Groups are naturally extreme

Piers YoungNotes1 Comment

Again, from Dan Gardner’s book Risk:

“What happens when people who share a belief get together to discuss it?  Psychologists know the answer to that and it’s not pretty.  They call it group polarisation.

It seems reasonable to think that when like-minded people get together to discuss a proposed hazardous waste site, or the breast implants they believe are making them sick, or some other risk, their views will tend to coalesce around the average within the group.  But they don’t.  Decades of research has proved that groups usually come to conclusions that are more extreme than the average view of the individuals who make up the group.  When opponents of a hazardous waste site gather to talk about it, they will become convinced the site is more dangerous than originally believed.  When a woman who believes breast implants are a threat gets together with women who feel the same way, she and all the women in the meeting are likely to leave believing they had previously underestimated the danger.  The dynamic is always the same.”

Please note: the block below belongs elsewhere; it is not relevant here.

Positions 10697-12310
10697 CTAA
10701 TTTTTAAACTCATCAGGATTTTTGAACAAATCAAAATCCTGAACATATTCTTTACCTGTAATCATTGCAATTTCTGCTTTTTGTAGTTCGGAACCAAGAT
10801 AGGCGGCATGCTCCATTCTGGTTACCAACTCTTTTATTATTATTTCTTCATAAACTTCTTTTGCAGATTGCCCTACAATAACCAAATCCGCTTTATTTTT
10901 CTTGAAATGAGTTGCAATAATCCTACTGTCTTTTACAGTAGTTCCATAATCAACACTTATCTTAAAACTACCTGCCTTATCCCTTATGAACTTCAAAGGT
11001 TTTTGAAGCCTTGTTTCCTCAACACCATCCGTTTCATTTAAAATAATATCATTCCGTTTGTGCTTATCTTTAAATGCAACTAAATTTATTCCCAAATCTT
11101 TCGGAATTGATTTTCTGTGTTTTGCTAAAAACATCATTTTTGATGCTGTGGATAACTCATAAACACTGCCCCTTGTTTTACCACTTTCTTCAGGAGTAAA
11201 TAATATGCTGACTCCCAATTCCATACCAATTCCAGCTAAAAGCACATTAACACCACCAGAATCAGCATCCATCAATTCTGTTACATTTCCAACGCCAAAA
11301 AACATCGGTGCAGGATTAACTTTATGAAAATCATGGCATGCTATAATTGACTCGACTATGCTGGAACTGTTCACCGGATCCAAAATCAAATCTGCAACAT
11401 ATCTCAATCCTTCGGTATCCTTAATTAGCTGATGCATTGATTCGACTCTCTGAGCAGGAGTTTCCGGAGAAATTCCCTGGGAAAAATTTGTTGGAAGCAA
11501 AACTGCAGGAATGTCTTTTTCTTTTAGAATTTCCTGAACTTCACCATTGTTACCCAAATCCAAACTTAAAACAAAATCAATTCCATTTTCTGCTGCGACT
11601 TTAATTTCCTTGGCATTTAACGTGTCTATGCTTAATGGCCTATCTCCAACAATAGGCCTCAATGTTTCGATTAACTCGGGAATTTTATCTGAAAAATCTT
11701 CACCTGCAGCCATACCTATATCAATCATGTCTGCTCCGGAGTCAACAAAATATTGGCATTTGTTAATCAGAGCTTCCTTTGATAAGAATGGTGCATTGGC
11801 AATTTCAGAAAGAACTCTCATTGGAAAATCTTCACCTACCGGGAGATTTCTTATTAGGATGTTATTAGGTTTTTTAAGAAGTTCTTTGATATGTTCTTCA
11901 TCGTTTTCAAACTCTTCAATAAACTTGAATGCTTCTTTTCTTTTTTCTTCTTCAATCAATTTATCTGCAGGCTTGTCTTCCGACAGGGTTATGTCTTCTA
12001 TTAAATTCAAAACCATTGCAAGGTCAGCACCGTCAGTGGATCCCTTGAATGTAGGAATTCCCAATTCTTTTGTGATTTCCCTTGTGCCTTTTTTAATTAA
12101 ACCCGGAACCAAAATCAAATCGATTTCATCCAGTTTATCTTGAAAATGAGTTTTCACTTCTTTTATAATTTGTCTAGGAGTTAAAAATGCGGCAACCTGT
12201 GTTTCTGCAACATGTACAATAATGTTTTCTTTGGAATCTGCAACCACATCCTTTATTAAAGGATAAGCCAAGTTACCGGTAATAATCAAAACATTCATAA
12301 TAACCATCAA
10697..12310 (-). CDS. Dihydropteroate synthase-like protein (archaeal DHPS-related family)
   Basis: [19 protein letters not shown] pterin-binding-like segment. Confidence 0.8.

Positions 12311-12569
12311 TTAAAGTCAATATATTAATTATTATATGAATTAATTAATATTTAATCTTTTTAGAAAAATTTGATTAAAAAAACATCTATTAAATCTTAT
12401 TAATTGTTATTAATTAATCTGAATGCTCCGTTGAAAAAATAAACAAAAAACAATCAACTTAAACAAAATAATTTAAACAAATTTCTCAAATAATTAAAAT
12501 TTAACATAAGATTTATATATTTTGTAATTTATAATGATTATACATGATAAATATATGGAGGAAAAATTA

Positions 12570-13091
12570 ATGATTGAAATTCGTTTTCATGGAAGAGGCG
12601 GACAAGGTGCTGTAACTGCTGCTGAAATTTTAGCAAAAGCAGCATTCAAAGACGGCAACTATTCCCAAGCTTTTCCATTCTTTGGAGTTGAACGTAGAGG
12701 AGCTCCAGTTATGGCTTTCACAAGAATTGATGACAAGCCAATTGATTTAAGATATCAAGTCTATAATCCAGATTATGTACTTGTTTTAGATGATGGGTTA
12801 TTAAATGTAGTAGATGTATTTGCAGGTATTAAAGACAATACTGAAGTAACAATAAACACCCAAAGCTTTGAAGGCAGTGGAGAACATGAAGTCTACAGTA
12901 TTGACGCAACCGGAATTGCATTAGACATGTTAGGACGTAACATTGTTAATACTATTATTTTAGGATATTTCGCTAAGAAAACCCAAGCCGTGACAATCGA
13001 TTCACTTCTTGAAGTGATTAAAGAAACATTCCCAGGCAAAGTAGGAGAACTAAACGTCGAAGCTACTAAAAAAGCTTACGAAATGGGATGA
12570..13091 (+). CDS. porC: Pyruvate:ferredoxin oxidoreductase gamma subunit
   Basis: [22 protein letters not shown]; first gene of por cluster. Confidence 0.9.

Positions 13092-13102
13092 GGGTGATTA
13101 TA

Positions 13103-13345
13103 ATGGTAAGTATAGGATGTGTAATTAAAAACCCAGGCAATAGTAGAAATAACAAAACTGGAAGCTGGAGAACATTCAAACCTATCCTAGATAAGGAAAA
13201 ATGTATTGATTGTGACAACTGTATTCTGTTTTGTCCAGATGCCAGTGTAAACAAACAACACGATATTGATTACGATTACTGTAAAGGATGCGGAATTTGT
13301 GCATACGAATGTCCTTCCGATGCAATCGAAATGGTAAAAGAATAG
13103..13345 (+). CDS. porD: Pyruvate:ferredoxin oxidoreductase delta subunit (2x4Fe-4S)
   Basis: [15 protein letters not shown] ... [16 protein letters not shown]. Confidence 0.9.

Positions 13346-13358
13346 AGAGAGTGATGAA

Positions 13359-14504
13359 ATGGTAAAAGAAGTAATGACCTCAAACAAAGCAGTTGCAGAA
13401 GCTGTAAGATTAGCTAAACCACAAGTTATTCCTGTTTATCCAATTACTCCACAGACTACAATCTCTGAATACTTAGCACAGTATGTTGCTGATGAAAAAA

Hence the value of diverse teams, presumably.



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